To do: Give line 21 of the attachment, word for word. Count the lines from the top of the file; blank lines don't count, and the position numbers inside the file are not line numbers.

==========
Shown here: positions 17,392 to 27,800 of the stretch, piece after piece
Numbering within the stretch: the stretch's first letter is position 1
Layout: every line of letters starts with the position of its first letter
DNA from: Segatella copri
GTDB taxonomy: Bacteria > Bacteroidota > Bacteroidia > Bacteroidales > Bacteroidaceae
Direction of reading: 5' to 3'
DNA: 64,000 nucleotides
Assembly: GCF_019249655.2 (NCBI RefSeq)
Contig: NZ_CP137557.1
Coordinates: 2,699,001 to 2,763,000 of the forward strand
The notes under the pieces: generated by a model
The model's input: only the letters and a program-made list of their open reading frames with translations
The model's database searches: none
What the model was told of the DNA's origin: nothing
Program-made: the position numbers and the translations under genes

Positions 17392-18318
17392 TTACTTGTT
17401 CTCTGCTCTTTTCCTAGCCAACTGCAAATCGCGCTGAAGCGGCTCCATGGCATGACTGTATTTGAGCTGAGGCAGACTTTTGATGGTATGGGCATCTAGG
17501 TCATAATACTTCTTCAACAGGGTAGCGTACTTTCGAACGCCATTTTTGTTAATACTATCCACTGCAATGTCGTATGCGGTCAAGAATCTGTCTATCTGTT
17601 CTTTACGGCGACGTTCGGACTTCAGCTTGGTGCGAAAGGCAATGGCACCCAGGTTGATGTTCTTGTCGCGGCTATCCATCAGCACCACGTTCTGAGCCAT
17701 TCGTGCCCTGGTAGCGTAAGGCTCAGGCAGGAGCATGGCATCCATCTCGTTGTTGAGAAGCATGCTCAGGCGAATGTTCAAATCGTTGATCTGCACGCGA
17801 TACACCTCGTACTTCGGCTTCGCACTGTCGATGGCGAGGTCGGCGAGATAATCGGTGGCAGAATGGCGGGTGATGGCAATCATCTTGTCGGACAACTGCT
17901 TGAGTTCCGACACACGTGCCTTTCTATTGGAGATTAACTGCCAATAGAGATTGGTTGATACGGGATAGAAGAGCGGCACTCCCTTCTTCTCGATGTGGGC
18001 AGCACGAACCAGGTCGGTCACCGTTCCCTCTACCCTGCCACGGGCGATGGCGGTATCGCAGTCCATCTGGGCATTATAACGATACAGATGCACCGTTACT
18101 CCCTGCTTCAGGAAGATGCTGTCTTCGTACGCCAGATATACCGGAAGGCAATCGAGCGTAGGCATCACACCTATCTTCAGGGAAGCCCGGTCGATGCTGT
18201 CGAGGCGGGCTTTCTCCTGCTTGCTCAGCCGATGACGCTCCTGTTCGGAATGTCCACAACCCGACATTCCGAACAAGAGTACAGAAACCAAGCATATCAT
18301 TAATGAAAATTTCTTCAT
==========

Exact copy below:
17701 TCGTGCCCTGGTAGCGTAAGGCTCAGGCAGGAGCATGGCATCCATCTCGTTGTTGAGAAGCATGCTCAGGCGAATGTTCAAATCGTTGATCTGCACGCGA